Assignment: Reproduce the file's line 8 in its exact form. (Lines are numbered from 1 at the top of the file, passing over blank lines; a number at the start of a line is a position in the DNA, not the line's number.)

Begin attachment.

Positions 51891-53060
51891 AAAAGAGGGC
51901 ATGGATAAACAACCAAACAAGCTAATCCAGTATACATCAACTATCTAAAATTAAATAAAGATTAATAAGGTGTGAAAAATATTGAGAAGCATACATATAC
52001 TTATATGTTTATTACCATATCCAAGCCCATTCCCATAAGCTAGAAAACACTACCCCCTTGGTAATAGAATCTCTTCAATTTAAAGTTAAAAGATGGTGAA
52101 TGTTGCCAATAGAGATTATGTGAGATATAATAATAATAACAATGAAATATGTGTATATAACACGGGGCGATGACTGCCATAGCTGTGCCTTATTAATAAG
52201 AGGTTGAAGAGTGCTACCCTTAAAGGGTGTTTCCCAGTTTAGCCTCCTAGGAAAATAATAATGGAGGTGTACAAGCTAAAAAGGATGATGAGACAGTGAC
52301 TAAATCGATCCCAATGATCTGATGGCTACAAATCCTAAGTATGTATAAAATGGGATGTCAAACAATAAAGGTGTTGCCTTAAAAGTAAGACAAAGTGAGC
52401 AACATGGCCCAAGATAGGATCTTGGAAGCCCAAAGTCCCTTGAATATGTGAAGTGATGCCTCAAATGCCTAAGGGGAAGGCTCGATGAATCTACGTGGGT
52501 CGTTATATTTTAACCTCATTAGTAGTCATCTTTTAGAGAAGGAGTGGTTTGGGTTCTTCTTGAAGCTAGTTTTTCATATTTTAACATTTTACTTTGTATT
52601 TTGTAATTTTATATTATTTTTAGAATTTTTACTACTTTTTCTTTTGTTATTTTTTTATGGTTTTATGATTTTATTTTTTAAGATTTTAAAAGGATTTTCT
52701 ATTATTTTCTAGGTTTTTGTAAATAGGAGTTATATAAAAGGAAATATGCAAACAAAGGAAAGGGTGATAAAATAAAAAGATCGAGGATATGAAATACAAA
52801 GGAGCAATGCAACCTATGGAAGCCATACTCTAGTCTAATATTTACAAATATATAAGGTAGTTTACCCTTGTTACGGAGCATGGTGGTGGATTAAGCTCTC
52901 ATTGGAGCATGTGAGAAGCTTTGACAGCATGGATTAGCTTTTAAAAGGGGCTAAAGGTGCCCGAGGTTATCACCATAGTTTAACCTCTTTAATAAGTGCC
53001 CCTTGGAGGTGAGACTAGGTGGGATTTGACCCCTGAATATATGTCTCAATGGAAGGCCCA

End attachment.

52401 AACATGGCCCAAGATAGGATCTTGGAAGCCCAAAGTCCCTTGAATATGTGAAGTGATGCCTCAAATGCCTAAGGGGAAGGCTCGATGAATCTACGTGGGT